Apple doesn't need to say they're the best. In the minds of their customers, they already are. And people on the fence will not be convinced by tired claims of superiority. Instead, Apple shows these potential customers the company understands their problems and offers solutions.
Creating a monster
My biggest nightmare as a copywriter and consultant is helping someone to create a monster. I don't want to be some kind of Igor, assisting a mad scientist to create a grotesque behemoth that would end up hurting people instead of helping them. The problem with this is you don't always know how things will turn out. Even the best ideas can become corrupted over time. Some of the biggest, most unethical companies in the world didn't start off this way.
Veliko Tarnovo
One of the biggest fears of any small business owner is the customer going to the competition. So they're often tempted to drop prices. Especially when the client says, "So-and-so has this cheaper." Most businesses try to match "So-and-so's" price, while the correct answer is, "That's great. Then go buy them from So-and-so."
The Peter Principle
According to Dr. Peter, every position in a hierarchy will sooner or later be filled by someone incompetent for that position. Considering the current hiring and promotion practices all over the world, this should come as no surprise. Sadly, little has changed on that front over the past 50 years.
GPT-3 Writing AI
Here's the bad news - in case your job can be easily automated, you're down for the count. If your paycheck depends on churning out quantity and not quality, you're easily replaceable by an AI. After all, what you can do, AI can do faster, better, and cheaper. And since it's usually the lowest bidders that win in these scenarios, you're out. The moment potential employers find out they can "solve their content needs for a few bucks a month", no one will bother with you.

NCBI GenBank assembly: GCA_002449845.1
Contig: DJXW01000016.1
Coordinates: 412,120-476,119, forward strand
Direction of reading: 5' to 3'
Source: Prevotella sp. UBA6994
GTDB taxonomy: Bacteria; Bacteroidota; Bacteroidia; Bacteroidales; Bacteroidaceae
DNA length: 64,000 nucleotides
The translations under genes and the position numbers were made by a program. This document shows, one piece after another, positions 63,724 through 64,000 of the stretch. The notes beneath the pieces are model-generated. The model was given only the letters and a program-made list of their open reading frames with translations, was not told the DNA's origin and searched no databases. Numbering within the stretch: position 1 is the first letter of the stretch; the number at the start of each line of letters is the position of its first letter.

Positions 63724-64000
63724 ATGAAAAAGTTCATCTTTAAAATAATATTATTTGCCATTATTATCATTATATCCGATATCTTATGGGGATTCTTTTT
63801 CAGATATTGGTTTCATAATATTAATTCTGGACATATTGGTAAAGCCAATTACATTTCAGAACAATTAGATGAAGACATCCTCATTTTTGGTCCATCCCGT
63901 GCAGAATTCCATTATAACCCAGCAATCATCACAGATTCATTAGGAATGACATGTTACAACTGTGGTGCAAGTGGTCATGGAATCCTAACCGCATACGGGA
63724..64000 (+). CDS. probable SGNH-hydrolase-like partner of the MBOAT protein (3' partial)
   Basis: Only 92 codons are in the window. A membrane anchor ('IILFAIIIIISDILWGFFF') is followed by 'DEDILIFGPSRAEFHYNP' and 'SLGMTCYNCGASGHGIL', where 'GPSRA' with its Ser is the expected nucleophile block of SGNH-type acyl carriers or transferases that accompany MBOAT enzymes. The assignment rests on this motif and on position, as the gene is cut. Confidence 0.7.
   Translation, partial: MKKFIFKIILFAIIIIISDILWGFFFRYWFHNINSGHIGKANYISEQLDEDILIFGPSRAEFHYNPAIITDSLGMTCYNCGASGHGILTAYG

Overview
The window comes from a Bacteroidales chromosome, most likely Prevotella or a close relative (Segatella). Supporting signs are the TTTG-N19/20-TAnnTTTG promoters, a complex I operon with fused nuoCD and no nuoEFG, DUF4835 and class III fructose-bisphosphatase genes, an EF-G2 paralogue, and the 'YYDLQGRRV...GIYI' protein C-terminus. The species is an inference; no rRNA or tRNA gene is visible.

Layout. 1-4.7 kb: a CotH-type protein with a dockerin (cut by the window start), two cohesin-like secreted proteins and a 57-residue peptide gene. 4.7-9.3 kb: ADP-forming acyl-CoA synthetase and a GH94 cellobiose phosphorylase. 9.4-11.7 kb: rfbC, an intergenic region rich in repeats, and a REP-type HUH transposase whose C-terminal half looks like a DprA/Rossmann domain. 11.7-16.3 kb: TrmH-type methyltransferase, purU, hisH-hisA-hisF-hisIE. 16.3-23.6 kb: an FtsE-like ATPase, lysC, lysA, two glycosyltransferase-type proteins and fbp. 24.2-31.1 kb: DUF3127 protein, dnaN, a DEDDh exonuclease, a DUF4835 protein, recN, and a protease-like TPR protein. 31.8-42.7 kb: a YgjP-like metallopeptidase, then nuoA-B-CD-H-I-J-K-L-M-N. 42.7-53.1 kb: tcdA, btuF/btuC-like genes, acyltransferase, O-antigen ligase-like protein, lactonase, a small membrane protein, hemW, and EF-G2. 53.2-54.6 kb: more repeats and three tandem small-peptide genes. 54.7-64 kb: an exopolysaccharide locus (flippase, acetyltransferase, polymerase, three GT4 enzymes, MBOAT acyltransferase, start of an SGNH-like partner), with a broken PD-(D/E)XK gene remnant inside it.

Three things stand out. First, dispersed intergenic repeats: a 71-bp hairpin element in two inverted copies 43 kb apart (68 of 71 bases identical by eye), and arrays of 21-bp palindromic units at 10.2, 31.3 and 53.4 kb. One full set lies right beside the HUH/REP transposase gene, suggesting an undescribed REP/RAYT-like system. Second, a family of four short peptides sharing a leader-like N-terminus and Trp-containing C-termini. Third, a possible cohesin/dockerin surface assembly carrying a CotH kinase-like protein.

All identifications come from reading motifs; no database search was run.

The art of storytelling
With all this oversaturation and overoptimization, we seem to have lost the art of storytelling in the process. The Internet offers more how-to's than we know what to do with. But it's the human part of the stories that seems to be brushed aside. Indeed, humanity has been stripped off of web writing and all that remains is barebones information that replicates itself ad infinitum like a primordial single-cell organism.
If you want to boost your employees' level of job satisfaction and loyalty, then a clearly communicated brand vision is the place to start. This will give them a greater sense of purpose. It will empower them to make a difference in the world and allow them to become a part of something greater than themselves without losing themselves in the process.
How to communicate your brand vision
One of the best ads ever made doesn't show the product. There's not a computer in sight. No mention of megahertz and features. Not even benefits of owning an Apple computer. And yet, nearly 40 years later, we're still talking about it. That's the power of communicating a brand vision.
Brand vision
Henry Ford's vision catapulted the Ford Motor Company to the top of the automobile industry in the early 20th century. Because of his vision of a car in every garage, he adapted the moving assembly line process to car manufacturing. This enabled his company to make, market, and sell their crown jewel - the Model T at a significantly lower price than any of their competitors. For a while, Ford was the face of innovation.
A brand is a mental space a business, organization, or even a person holds in people's heads. It's a perception, a feeling. But also a promise. If people buy your product, they do so with a set of expectations. No one buys an iPhone expecting it to break down in two weeks. Apple promises that won't happen, and they keep that promise to a reasonable enough degree.